3 Things You Should Know about Air Admittance Valves


Plumbing Drain-Waste-Vent systems, known as DWV, consist of drain pipes that provide a network for the removal of waste, as well as vent pipes that prevent unwanted gas from escaping inside the building. Vent pipes also maintain the necessary balance of pressure to allow water to flow.

The DWV system uses gravity and air displacement throughout the piping network to properly function and breathe. In a simplified example, think about the tiny holes on a to-go coffee cup lid that allow air into the container. Without proper air flow, there wouldn’t be enough pressure in the cup for the liquid to flow out evenly, making it very difficult to sip. In order for a liquid to come out, air must come in.  

All DWV plumbing systems require at least one vent penetration through the roof line, which allows air to enter the system, while also permitting sewer gas to escape. Connecting all plumbing fixtures in a building to existing venting systems can be complex and limiting. So, you might be asking yourself if there’s a way to bypass this process (and the need for numerous unsightly and expensive roof vent stacks)…cue Air Admittance Valves!

AAV vs Traditional House Diagram


An Air Admittance Valve (AAV), which you may also hear referred to as a Studor Vent, Studor AAV or Mini Vent, is a one-way mechanical valve that is installed locally at the site of a plumbing fixture, allowing proper venting to occur without a connection to a larger venting system and stack vent.


AAV How it works diagram

AAVs allow air to enter a plumbing drainage system when negative pressure develops in the piping system (because of the flow of water). When pressure in the system is equalized (indicating that no water is flowing), gravity closes the vent terminal, preventing sewer gases from escaping into a building.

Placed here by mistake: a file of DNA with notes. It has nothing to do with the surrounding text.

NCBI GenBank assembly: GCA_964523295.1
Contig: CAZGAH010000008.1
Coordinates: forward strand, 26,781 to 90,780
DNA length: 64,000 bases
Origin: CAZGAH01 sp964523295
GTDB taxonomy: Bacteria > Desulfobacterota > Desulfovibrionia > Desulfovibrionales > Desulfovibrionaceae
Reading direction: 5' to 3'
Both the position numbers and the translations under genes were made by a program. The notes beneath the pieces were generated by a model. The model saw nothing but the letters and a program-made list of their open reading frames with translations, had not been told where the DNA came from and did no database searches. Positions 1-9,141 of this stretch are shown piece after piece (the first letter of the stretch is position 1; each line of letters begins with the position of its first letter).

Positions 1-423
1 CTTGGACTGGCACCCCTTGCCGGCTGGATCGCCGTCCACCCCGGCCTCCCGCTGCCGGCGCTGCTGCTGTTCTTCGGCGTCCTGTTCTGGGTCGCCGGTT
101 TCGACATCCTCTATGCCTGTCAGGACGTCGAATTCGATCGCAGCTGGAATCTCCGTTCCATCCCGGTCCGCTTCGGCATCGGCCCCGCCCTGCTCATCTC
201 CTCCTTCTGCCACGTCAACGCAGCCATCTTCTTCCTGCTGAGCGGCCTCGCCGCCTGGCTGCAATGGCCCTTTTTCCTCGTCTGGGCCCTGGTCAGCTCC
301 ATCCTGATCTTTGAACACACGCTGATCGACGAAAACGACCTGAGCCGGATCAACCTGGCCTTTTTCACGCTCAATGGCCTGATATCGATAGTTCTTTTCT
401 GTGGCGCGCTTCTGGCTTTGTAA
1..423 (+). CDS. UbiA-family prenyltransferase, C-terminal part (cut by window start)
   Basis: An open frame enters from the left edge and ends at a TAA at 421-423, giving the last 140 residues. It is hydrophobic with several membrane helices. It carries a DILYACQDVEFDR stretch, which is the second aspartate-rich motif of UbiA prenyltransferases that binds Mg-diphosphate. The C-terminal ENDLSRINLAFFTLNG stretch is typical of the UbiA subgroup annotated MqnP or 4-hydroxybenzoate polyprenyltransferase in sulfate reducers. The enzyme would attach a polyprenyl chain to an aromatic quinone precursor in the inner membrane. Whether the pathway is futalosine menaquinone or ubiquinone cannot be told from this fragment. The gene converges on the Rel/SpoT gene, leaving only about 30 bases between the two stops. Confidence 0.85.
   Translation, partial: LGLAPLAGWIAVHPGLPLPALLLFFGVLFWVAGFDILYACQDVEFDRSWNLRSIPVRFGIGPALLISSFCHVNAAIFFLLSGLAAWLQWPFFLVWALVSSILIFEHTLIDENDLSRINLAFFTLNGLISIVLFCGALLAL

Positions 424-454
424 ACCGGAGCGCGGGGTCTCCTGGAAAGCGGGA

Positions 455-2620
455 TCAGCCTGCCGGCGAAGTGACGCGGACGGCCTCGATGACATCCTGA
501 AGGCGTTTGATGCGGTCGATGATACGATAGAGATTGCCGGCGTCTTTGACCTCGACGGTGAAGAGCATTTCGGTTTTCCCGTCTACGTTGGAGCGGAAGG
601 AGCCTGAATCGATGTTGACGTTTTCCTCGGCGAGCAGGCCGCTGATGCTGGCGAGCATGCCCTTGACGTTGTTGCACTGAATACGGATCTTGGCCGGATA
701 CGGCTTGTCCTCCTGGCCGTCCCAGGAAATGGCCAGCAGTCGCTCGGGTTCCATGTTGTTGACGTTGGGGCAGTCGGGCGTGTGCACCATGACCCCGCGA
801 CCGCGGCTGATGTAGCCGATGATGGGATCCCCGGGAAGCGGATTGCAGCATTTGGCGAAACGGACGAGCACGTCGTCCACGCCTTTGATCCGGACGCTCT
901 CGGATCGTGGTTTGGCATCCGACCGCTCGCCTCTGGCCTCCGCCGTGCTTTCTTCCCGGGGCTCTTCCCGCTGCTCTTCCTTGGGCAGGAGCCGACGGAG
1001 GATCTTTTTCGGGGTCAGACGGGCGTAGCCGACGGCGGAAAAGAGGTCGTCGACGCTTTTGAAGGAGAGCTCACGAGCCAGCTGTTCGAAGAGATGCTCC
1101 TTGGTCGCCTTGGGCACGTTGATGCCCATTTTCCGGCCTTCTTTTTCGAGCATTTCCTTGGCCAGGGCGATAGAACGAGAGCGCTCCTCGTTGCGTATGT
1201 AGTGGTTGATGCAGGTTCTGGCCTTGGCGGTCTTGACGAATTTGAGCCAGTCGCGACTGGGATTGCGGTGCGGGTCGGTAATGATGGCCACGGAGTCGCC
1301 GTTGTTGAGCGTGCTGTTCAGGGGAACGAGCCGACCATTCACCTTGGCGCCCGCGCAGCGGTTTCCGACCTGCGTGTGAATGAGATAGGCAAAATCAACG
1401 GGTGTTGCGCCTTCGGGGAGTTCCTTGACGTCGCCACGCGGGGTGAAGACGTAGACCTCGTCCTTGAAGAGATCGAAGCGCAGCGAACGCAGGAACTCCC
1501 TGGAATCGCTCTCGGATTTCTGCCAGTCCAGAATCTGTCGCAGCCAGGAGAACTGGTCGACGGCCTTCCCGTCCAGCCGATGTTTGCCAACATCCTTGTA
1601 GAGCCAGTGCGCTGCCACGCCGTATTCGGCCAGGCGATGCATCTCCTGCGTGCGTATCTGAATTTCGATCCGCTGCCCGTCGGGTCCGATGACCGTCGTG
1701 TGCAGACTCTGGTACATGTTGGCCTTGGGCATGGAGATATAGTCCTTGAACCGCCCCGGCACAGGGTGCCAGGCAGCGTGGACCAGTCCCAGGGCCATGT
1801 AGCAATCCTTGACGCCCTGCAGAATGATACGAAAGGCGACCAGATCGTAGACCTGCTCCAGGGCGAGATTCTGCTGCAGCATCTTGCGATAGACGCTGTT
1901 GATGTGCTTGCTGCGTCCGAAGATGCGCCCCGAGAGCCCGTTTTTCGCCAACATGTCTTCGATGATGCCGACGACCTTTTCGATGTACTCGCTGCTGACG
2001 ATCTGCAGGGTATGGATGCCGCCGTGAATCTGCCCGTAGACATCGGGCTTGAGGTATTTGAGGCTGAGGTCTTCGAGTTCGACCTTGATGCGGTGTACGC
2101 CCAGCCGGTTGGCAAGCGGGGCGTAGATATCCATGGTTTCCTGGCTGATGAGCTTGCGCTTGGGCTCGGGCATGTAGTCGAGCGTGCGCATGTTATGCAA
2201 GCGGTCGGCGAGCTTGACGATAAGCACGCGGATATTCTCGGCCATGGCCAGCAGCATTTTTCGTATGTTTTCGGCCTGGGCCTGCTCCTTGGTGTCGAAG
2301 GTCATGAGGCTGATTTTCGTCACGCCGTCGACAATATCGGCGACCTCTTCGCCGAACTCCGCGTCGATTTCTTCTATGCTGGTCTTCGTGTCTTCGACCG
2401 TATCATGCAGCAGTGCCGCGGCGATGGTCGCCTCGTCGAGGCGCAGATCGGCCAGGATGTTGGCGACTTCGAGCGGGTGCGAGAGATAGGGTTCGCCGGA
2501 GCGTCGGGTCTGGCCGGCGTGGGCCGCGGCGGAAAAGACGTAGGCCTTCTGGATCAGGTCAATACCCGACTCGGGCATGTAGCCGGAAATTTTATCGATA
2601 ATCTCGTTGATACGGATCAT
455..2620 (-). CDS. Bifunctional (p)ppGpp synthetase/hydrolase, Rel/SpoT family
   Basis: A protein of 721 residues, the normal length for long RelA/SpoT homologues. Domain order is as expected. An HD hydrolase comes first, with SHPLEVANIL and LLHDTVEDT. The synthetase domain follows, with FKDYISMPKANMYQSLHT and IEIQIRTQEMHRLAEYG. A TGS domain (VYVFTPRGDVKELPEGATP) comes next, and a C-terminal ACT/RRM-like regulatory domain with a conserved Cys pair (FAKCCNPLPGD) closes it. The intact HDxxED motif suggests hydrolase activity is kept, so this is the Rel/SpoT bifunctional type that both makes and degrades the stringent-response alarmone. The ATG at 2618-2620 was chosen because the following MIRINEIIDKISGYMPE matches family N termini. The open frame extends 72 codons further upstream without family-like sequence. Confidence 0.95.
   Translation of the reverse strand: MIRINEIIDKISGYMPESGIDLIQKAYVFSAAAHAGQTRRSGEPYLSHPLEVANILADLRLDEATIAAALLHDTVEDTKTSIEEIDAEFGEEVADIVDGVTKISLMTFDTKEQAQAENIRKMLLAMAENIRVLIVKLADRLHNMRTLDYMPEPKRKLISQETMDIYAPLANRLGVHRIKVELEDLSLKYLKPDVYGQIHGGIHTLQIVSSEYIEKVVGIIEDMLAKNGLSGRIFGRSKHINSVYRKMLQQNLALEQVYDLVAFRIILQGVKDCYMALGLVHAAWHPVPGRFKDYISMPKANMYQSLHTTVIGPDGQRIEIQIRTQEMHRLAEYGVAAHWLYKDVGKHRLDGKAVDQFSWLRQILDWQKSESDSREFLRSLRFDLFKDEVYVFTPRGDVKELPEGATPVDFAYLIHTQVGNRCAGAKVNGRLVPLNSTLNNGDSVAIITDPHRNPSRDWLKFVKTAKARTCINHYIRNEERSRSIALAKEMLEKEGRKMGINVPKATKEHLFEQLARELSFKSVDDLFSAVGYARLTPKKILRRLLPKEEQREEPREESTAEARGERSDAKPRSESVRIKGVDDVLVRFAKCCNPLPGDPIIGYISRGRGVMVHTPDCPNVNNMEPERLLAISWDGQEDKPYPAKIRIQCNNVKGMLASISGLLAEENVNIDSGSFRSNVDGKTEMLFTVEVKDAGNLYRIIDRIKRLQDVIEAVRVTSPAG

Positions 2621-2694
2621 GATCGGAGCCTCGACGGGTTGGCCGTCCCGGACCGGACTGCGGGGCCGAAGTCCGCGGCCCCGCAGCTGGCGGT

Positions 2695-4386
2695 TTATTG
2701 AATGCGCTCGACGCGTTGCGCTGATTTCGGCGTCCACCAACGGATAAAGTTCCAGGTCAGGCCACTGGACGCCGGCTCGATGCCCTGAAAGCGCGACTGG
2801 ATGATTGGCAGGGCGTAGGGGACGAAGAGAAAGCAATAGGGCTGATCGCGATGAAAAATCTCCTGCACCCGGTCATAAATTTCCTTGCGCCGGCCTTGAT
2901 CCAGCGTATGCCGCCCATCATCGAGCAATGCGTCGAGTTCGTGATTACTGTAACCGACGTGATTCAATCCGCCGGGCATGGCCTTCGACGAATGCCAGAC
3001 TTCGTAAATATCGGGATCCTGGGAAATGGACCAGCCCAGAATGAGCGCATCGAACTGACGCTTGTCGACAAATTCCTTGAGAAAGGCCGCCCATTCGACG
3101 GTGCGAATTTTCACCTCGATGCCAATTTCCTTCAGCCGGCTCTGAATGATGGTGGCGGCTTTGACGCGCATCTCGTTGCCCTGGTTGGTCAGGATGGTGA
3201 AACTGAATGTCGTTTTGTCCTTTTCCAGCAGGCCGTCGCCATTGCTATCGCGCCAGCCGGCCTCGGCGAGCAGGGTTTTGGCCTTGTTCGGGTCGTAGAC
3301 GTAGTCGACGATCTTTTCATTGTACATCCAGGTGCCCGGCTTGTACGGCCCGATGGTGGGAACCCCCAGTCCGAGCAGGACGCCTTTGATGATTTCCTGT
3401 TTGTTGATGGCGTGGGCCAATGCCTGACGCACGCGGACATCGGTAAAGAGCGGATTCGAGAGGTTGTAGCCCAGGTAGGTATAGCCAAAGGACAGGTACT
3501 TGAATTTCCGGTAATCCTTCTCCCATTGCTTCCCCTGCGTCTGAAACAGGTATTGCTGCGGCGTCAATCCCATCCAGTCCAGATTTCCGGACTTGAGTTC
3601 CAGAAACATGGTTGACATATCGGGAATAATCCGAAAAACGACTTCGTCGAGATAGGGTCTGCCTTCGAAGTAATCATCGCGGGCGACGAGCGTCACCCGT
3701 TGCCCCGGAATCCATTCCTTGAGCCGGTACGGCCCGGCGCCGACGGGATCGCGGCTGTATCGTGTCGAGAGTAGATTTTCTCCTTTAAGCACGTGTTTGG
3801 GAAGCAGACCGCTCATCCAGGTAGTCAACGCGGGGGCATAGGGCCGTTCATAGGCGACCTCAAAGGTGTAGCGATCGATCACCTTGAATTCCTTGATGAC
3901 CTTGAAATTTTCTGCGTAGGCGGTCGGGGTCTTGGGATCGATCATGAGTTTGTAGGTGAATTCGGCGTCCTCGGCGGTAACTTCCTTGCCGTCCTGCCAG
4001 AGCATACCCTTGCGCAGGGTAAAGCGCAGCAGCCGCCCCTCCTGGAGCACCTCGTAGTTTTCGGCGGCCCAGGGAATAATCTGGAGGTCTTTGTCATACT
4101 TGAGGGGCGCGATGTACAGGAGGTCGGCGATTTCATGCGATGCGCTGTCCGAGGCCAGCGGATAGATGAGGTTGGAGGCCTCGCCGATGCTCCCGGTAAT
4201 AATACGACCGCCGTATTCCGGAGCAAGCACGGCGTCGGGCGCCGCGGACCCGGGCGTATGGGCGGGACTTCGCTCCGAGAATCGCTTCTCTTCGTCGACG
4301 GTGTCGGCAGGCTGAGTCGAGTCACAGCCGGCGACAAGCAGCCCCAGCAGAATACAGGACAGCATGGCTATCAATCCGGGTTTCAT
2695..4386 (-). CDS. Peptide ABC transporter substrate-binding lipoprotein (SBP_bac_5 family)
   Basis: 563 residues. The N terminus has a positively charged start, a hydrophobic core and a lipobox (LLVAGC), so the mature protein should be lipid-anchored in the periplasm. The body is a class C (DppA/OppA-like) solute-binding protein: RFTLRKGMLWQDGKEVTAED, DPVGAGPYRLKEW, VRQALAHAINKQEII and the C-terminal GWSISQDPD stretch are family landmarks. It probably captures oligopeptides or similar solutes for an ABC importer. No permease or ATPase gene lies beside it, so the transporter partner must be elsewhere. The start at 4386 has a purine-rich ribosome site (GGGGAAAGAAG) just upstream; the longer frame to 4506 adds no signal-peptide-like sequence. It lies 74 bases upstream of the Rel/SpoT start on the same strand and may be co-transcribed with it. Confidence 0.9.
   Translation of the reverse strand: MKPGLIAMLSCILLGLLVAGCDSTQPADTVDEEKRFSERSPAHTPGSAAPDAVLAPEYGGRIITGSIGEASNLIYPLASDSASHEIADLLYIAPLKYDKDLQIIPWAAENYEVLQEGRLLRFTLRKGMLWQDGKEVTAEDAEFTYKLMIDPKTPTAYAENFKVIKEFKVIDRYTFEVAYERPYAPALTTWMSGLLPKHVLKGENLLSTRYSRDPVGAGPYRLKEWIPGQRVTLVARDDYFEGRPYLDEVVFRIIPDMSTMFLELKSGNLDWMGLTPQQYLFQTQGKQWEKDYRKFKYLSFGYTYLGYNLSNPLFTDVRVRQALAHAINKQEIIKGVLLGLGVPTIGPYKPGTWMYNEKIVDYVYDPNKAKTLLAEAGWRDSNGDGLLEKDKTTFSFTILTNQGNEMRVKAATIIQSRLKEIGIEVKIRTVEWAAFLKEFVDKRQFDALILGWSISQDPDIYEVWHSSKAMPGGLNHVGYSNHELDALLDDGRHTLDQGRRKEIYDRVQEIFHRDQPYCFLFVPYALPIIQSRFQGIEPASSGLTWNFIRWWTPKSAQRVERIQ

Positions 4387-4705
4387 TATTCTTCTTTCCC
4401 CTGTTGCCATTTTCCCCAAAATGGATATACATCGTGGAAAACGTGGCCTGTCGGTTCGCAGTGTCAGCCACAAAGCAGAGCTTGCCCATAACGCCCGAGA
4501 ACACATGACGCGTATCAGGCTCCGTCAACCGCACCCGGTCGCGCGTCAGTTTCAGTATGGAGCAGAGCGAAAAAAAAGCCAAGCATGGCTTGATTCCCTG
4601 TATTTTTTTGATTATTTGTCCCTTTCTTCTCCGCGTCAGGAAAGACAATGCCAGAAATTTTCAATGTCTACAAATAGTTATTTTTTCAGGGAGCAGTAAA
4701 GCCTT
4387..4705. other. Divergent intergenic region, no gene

Remember, all buildings must still have at least one stack vent that’s directly penetrating the roof – an AAV doesn’t take the place of that requirement for the building as a whole.


1. When you can’t connect to an existing venting system

AAVs are a great alternative if you can’t connect to an existing venting system due to complex pipe routing issues or obstructions – an ideal venting solution for island sinks, remote bathroom groups, home remodels and additions that would otherwise have to be tied into a stack vent utilizing specialized venting techniques. In other words, AAVs allow homeowners more flexibility in the layout of their plumbing fixtures.

2. To reduce roof penetrations

AAVs open and close in conjunction with normal DWV system operation, which eliminates the need to create another roof penetration. Many homeowners prefer not to vent through the roof line for design and aesthetic purposes, too. Additionally, having less roof penetrations can reduce the risk of leaks over time.

3. To save money

For these reasons, using an AAV requires less labor and supplies, making it a more affordable option than running vent pipe in new construction applications.

Be sure to check with your local municipality before installing an AAV in your plumbing system to confirm the installation will be approved for your particular application.

Related Resources


How to Install an AAV in a MODA Box

How to Install an Oatey Sure-Vent AAV